Sheffield University opens quantum technology centre

The University of Sheffield has opened its quantum centre which brings together 70 of the university’s academic and research staff under a single umbrella.

Quantum technologies cover a broad range of phenomena – including quantum computing – that depend on science beyond classical physics.

Quantum technologies are a broad range of new materials, devices and information technology protocols in physics and engineering. They promise unprecedented capabilities and performance by exploiting phenomena that cannot be explained by classical physics.

The Sheffield Quantum Centre includes a molecular beam epitaxy machine paid for by the UK government’s Engineering and Physical Sciences Research Council (EPSRC) at a cost of £2.1 million. The UK government has promised to spend £1 billion on quantum research over ten years.

A joint effort between the university’s departments of physics and astronomy, of electronic and electrical engineering and computer science, the Sheffield Quantum Centre will join a northern UK universities that are developing quantum technologies.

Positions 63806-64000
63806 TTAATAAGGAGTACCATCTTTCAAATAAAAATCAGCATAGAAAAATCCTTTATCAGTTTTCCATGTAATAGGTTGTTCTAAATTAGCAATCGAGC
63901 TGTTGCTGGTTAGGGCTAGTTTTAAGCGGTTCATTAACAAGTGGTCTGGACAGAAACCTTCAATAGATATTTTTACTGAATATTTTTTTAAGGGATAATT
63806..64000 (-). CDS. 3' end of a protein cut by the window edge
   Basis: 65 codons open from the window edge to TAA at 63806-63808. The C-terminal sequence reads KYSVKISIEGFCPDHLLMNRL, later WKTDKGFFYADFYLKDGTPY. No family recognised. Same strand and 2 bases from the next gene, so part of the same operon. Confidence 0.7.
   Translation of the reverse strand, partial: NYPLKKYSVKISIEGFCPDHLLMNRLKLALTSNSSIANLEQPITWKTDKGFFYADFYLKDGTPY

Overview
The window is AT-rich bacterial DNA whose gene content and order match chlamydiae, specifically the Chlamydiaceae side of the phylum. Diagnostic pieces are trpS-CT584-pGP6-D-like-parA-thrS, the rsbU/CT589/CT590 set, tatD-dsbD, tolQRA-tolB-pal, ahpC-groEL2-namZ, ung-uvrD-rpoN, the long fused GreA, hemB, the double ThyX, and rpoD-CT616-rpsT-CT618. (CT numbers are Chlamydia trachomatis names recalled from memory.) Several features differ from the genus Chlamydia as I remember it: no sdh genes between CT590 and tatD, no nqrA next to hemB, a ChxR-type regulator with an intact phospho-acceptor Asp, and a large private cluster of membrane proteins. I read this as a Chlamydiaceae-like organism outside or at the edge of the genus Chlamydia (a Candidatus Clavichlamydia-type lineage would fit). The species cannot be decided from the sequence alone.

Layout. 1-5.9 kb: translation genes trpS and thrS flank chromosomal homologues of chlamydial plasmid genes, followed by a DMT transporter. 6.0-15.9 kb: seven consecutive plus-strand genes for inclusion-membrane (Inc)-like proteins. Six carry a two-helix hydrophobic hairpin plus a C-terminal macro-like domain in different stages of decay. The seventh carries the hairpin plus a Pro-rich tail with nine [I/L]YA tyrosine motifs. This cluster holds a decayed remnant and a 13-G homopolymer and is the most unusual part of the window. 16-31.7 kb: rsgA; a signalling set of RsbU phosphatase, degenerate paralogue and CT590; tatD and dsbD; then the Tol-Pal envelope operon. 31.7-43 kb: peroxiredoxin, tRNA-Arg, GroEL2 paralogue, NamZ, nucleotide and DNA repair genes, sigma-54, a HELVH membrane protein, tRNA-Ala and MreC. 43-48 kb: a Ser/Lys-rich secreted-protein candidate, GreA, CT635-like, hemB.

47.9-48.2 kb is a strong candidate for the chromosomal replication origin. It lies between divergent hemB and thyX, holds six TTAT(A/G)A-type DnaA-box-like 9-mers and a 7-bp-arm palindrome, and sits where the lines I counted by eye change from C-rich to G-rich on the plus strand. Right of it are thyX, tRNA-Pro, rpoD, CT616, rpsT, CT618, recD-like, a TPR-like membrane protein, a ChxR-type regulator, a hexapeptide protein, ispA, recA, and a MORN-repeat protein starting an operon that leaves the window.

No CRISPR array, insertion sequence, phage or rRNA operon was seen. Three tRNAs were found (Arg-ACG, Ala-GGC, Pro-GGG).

The University of Sheffield has a 40-year history of pioneering developments in semiconductor science and technology and is host to the National Epitaxy Facility. With the addition of this new quantum technologies equipment I am confident our new research centre to many new and exciting technological opportunities that can exploit the strange but powerful concepts from quantum science.” said Professor Jon Heffernan of the university’s department of electronic and electrical engineering, in statement.

Sheffield University was the origin of the startup company Stratium a developer of bespoke quantum cascade lasers, now based in Cardiff, Wales.

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